Corn futures were down 3-1/2 cents overnight. Friday’s close did post a reversal on corn charts as front-month contracts tested and held the 62% retracement level before turning higher after Friday’s USDA crop production numbers. The cut in yield, as well as overall production, stayed supportive, but the supply pile is still overly large at this stage and demand concerns remain in place in the market. Look for more choppy price action on this Veteran’s Day. The Dec low from Friday at 3.72-1/2 is a bearish target for this week. Weekly Export Inspections and Harvest Progress is on tap for today.
Soybean futures were lower overnight, anywhere from 4 to 5-3/4 cents led by the nearby November contract which dipped to 9.13-3/4. The raise in carryout due to unchanged production numbers in Friday’s USDA data may lead to some skepticism for the market, and traders may look to price in potential adjustments down the road. At the forefront, the markets will stay focused on U.S./Chinese trade relations and continuing demand which has been building on the export front. The November contract’s 200-day moving average at 9.08 is leaning lower and serves as a bearish price objective.
Wheat futures continued to sag overnight, losing 2 to 3 cents. Friday’s global supply numbers still show ample supplies of wheat, keeping U.S. competitiveness difficult on that global scale. This will likely maintain a bit of pressure over the top of the market’s limited rallies with the market moving into a sideways to lower fashion, aided in part to an upward move in the greenback last week.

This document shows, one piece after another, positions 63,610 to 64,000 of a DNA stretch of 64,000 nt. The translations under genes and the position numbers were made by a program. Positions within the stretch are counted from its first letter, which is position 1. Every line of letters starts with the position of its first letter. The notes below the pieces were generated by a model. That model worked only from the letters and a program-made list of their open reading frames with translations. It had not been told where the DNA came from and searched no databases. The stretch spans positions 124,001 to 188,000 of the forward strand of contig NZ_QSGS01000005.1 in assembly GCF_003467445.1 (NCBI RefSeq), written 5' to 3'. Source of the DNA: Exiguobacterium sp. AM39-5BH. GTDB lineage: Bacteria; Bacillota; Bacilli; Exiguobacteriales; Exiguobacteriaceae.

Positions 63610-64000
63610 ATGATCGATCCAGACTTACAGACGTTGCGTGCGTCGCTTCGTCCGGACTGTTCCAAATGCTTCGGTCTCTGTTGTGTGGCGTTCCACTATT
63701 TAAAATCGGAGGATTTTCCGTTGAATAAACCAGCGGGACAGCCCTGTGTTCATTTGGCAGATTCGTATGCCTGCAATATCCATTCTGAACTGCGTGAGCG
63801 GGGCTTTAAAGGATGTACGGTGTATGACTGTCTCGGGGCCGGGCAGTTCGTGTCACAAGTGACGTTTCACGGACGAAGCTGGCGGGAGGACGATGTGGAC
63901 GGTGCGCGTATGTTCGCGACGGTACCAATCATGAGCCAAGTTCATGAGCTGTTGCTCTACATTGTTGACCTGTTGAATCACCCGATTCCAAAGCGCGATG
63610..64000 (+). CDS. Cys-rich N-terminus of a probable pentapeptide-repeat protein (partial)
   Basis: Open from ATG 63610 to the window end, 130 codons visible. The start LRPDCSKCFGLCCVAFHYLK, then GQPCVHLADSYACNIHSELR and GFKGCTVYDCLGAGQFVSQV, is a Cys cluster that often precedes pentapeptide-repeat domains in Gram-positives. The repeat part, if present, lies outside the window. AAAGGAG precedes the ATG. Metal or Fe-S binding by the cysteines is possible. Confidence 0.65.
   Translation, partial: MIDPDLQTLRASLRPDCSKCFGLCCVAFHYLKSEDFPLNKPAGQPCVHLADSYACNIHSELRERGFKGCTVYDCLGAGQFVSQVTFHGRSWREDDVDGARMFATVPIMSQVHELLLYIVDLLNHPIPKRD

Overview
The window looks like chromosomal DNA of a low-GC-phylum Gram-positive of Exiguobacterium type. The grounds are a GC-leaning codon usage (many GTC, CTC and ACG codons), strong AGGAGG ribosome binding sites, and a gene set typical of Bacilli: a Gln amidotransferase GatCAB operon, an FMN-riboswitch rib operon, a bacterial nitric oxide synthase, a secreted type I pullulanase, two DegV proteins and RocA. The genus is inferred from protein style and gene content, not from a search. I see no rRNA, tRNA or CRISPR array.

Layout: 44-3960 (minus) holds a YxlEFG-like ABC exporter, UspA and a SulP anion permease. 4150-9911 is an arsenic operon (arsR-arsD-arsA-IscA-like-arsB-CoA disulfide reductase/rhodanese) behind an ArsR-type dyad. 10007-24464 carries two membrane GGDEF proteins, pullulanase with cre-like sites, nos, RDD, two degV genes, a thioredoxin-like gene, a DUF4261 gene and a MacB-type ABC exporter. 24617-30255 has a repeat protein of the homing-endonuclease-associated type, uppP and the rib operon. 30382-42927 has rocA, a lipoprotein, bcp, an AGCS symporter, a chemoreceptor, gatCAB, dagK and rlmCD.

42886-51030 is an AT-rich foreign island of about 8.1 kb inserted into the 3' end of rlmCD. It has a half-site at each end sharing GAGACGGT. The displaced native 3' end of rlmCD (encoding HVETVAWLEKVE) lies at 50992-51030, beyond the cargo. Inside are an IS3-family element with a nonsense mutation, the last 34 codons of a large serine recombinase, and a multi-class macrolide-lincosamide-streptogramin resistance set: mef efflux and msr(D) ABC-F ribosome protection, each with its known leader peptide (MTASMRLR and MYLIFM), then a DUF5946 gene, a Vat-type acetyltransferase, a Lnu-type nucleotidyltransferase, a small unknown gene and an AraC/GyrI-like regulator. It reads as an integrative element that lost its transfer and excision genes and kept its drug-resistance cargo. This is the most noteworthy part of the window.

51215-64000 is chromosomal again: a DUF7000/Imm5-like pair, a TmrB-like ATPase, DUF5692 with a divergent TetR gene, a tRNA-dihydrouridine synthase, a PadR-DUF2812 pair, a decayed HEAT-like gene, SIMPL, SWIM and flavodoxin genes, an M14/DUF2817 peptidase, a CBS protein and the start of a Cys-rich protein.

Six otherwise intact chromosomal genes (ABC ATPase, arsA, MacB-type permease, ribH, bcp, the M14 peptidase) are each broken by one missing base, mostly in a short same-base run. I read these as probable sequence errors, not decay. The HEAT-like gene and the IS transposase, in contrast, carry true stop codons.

Cattle futures are called steady to higher. Cash trade stayed relatively firm to higher on a week over week basis on Friday’s trade, which keeps support in place in the live cattle markets. All contracts were posted a positive week for both cash cattle and futures. The Goldman roll or the sale of the spot month, and purchase of the next month out, has been a feature of cattle futures by the index funds. Strength in retail demand also warrants underlying support, though the cattle market is still overbought, but still working to the upside in the short term.
Hog futures are called mixed. A strong move in retail prices during this week has helped provide support into the hog market, but strong production numbers, heavy weights, and struggles in the cash market have moved the market into a sideways consolidative fashion. This will likely be the norm in the short term unless we see some strength in the cash market or continued strength in the retail or export trade.